In his book Deep and Wide: Creating Churches Unchurched People Love to Attend, Andy Stanley makes the case that pastors should stop saying ‘the Bible says’ when quoting Scripture. His argument is not theological, but stems from evangelism as a goal. He states people have to believe Jesus as the Son of God before they have to believe the Bible is the Word of God. The phrase ‘The Bible says’ could make them tune out and prevent them from ‘meeting’ Jesus. In that sense, using that phrase could be a stumbling block for people to come to Christ.
It’s an interesting argument—and certainly a challenging one, considering the popularity of this particular phrase amongst pastors (a phrase that became widely popular because of Billy Graham’s use by the way). Understandably, Stanley’s plea has met fierce opposition and sparked a lively debate.
Millennials and the Bible’s authority
But for youth pastors, there’s even more reason to study this issue. The Bible’s authority is far from an accepted fact amongst millennials. Barna’s recent research shows that Christian millennials view the Bible as the actual or inspired Word of God (96%). These are the millennials who view themselves as Christian, state faith is extremely important to them, and go to church at least once a month.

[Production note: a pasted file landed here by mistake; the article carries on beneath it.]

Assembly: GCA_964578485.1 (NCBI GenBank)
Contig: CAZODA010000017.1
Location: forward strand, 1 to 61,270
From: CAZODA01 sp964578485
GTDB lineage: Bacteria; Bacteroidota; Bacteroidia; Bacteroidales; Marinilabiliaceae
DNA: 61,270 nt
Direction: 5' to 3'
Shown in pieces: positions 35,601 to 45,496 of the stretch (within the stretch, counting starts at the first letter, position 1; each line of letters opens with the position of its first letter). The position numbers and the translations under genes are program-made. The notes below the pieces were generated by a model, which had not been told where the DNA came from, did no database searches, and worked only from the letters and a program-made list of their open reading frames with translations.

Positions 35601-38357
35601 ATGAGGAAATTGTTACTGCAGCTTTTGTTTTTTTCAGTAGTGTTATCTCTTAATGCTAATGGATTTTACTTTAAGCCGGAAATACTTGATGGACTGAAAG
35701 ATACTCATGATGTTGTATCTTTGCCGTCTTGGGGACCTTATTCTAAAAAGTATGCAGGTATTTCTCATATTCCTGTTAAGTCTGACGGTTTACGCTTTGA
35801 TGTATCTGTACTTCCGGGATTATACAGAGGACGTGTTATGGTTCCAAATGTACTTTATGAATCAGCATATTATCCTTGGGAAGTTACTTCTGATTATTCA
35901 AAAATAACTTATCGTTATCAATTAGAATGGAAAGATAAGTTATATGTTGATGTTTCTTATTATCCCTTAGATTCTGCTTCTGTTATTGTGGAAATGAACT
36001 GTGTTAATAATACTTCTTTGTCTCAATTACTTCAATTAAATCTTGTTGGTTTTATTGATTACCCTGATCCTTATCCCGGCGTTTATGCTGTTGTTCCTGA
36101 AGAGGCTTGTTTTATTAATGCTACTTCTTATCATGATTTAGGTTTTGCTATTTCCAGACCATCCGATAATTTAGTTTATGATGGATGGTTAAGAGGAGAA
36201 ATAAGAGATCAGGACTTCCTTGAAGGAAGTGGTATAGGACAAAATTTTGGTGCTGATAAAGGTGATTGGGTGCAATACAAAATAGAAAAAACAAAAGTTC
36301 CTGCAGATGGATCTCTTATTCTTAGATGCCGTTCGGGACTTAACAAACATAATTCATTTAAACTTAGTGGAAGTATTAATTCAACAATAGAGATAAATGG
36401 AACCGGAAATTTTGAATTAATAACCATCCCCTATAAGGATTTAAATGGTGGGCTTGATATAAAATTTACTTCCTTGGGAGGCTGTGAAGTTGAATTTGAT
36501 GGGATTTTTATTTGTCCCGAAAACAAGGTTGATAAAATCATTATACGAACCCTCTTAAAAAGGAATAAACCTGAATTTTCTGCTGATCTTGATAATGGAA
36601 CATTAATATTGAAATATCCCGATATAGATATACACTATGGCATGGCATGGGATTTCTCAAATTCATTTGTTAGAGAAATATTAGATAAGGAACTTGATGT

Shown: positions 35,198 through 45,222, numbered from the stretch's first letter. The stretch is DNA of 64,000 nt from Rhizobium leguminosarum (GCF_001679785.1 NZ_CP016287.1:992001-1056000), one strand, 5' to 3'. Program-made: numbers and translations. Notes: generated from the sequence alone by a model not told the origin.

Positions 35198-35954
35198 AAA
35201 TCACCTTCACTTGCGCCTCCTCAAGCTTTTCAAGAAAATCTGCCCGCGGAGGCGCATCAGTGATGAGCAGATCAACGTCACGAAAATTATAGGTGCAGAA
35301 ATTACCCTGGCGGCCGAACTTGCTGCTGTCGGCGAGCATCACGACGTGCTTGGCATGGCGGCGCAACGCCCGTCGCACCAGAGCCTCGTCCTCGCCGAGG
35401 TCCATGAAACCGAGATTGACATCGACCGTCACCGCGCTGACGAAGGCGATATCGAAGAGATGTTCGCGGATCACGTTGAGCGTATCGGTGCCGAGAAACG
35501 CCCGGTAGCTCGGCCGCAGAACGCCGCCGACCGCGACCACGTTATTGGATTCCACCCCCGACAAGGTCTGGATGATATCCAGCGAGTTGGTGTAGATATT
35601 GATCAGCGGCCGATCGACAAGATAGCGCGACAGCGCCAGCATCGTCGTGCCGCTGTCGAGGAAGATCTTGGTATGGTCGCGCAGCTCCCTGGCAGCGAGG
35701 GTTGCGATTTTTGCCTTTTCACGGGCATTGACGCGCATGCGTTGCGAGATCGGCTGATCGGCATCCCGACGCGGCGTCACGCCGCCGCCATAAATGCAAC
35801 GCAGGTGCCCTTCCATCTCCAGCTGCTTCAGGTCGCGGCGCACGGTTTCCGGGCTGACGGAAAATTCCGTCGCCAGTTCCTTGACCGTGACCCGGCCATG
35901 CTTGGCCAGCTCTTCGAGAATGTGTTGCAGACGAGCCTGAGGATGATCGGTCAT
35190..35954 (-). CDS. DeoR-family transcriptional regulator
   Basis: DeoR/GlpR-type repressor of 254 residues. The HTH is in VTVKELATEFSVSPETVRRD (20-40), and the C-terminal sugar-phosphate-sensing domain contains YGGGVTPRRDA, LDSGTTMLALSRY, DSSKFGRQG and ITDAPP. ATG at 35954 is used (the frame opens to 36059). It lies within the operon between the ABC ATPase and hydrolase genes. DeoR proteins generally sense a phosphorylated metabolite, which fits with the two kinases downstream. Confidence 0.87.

Non-Christian millennials hold completely different views however—and this is the group Stanley encourages pastors to take into account. They see the Bible as ‘just another book of teachings written by men that contains stories and advice’ (45%). Only 27% of non-Christian millennials say the Bible is the inspired or actual word of God.
From an evangelism point of view, this is important information. If your goal is to speak to non-Christians in your talk, using the phrase ‘The Bible says’ may just disengage a large portion of your targeted audience. That’s something to think about.
On the other hand, bowing to this criticism is in some way bowing to subjectivism as well. Stanley suggests saying something like ‘Paul says’, or ‘Jesus says’. In the second case, it wouldn’t be an issue since Jesus is God. But in the first case, do we really want to make a distinction between what Paul said and what the Bible/God said? Isn’t that giving in to the infamous postmodern tendencies of deconstructivism, relativism, individualism and probably a few more –isms I can’t think of right now?
It’s an interesting discussion and there’s something to be said for both points of view. Where do you stand? What arguments can you think of to support one view or the other? Could it hurt to use this phrase that’s been used for decades by the church (another argument—though admittedly, not a valid nor convincing one)?[Sources: Barna, Christianity Today July/August 2014]